— Risen from the Ranks - Harry Walton's Success • Horatio Alger, Jr.

... grimy city slum, and a dilapidated whitewashed house on the edge of a Connaught bog which has somehow got itself called Monte Carlo. But these misfits of names moved me only to mirth mingled with a certain sadness. "Woodbine" is a sheer astonishment. I hear the word and think of the rustic arches in cottage gardens, of old tree trunks climbed over by delightful flowers. I think of open lattice windows, of sweet summer air. Nothing in the whole long train of thought prepares me for or tends in any way ...
— A Padre in France • George A. Birmingham

... found wrong there. The feed pipe from the gasoline tank was examined, but it seemed to provide a good flow. The timer was adjusted and readjusted. The coil was looked to. Everything, in short, that the boys could think of, or that previous trouble had taught them to look for, was tried, ...
— The Motor Girls on Crystal Bay - The Secret of the Red Oar • Margaret Penrose

... of Miriam, a tremor and horror appeared to seize upon her persecutor, insomuch that he shook and grew ashy pale before her eyes. In this man's memory there was something that made it awful for him to think of prayer; nor would any torture be more intolerable than to be reminded of such divine comfort and succor as await pious souls merely for the asking; This torment was perhaps the token of a native temperament deeply susceptible ...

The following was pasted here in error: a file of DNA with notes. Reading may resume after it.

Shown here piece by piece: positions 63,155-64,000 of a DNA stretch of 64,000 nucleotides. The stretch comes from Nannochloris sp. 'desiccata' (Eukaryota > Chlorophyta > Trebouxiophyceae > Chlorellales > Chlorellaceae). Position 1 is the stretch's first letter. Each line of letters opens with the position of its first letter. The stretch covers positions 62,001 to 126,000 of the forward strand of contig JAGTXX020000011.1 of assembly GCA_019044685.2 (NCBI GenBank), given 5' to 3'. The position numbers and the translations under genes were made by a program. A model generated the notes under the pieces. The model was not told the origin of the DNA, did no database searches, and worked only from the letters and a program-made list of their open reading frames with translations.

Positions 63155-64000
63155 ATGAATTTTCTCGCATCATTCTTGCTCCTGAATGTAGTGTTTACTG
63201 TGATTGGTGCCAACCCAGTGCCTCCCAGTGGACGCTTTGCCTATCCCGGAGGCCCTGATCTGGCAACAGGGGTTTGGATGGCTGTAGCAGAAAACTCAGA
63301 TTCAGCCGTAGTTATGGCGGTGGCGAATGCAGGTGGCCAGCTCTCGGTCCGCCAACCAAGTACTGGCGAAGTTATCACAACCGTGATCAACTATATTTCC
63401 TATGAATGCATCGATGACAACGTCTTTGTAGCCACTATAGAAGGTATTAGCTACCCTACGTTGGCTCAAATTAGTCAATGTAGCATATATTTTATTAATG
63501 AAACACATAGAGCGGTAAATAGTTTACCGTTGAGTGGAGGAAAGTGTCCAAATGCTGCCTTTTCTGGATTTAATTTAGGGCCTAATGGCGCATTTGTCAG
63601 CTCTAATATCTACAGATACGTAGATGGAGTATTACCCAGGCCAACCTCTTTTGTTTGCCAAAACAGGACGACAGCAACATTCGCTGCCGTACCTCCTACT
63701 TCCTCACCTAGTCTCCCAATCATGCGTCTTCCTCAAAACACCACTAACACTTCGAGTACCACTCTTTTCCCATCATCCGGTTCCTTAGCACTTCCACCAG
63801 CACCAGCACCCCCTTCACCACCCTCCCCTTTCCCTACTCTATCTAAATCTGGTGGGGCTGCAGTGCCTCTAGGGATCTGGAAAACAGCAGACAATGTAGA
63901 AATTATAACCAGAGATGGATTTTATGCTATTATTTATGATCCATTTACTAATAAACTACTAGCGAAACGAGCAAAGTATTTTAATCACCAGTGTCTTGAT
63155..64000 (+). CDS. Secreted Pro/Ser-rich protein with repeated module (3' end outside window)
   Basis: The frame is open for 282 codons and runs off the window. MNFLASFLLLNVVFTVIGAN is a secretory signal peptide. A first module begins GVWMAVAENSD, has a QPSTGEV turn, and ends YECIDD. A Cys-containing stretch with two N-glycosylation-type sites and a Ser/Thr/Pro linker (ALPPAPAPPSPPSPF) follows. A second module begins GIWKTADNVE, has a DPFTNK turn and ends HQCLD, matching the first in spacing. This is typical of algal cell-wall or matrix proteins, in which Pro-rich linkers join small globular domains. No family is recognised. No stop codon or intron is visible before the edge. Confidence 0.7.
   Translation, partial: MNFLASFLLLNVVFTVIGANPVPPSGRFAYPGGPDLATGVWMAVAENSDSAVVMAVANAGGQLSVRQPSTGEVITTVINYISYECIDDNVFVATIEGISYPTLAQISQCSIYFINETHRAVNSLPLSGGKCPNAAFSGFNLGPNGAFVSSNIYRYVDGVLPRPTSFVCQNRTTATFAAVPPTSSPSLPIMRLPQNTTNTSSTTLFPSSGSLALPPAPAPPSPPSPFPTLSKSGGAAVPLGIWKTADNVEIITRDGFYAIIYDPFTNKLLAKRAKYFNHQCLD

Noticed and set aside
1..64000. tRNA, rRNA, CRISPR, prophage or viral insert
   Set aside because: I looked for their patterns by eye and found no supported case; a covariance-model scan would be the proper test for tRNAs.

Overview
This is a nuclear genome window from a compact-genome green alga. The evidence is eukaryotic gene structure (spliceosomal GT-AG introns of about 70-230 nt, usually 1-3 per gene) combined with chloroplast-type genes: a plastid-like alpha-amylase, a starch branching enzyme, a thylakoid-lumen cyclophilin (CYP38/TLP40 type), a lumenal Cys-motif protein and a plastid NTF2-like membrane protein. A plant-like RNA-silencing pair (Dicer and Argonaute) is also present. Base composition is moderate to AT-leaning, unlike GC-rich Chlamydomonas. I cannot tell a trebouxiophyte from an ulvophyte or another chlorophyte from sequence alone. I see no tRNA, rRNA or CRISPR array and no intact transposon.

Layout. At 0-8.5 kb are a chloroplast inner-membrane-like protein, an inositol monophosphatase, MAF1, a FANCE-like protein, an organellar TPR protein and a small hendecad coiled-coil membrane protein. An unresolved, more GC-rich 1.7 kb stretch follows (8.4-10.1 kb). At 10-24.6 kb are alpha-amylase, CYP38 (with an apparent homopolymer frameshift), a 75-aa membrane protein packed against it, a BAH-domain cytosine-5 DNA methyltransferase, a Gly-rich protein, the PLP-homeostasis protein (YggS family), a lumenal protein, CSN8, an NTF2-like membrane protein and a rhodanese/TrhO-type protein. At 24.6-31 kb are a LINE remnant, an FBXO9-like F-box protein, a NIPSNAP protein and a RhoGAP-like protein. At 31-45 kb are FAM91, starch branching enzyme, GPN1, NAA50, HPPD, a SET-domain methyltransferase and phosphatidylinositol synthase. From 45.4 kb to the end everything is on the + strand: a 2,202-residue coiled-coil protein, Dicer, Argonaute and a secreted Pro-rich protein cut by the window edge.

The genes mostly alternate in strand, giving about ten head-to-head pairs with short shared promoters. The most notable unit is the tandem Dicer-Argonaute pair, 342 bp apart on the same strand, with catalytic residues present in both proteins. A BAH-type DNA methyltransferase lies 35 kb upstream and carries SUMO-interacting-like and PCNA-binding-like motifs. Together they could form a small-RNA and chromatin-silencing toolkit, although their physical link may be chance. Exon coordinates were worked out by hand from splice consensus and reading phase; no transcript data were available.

— The Marble Faun, Volume I. - The Romance of Monte Beni • Nathaniel Hawthorne

... advised Overton, as he noticed how the man's voice hesitated and trembled, how excitable he was over the subject of his mineral finds and his threatened helplessness. "Don't think of it, and you'll come out all right yet. If I ...
— That Girl Montana • Marah Ellis Ryan

... sabbath days. I go from tent to tent, and talk to them on religious subjects, read and explain the word of God to them, so far as I am able, and pray with them. At such times they thankfully receive what I humbly communicate to them, and often, with tears and gratitude, wonder that I should think of them in their poor degraded state. I hope some of them may be brought ...